PURPOSE. To find out how the different cone types contribute to the electroretinogram (ERG) by quantifying the contribution of the signal pathways originating in the long (L-) and the middle (M-) wavelength- sensitive cones to the total ERG response amplitude and phase. METHODS. ERG response amplitudes and phases were measured to cone-isolating stimuli and to different combinations of L- and M-cone modulation. Conditions were chosen to exclude any contribution of the short wavelength-sensitive (S-) cones. The sensitivity of the ERG to the L and the M cones was defined as the cone contrast gain. RESULTS. In the present paper, a model is provided that describes the ERG contrast gains and ERG thresholds in dichromats and color normal trichromats. For the X-chromosome-linked dichromats, the contrast gains of only one cone type (either the L or the M cones) sufficed to describe the ERG thresholds for all stimulus conditions. Data suggest that the M-cone contrast gains of protanopes are larger than the L-cone contrast gains of deuteranopes. The response thresholds of the trichromats are modeled by assuming a vector summation of signals originating in the L and the M cones. Their L- and M-cone contrast gains are close to a linear interpolation of the data obtained from the dichromats. Nearly all trichromats had larger L- than M-cone contrast gains. Data from a large population of trichromats were examined to study the individual variations in cone weightings and in the phases of the cone pathway responses. CONCLUSIONS. The data strongly suggest that the missing cone type in dichromats is replaced by the remaining cone type. The mean L-cone to M-cone weighting ratio in trichromats was found to be approximately 4:1. But there is a substantial interindividual variability between trichromats. The response phases of the L- and the M- cone pathways can be reliably quantified using the response phases to the cone-isolating stimuli or using a vector addition of L- and M-cone signals.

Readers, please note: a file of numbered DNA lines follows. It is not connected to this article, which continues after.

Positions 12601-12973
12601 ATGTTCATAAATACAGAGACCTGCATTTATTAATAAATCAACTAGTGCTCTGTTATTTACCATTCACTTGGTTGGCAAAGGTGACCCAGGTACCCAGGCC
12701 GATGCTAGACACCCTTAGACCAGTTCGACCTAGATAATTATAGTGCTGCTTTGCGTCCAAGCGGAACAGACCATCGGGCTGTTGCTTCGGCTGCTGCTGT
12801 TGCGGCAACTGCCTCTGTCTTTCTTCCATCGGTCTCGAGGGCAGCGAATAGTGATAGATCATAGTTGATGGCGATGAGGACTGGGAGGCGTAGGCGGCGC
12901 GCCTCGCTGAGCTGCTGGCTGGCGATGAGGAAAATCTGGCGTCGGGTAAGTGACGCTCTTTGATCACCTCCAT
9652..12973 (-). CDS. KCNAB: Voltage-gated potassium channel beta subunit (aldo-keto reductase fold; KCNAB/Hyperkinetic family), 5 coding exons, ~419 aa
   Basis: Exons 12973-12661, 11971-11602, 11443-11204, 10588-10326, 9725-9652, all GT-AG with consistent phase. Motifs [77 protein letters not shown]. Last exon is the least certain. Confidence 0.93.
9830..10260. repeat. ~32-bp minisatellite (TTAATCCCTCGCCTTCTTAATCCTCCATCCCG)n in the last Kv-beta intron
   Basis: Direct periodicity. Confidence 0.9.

|Original language||English (US)|
|Number of pages||11|
|Journal||Investigative Ophthalmology and Visual Science|
|State||Published - Apr 13 1999|
ASJC Scopus subject areas
- Sensory Systems
- Cellular and Molecular Neuroscience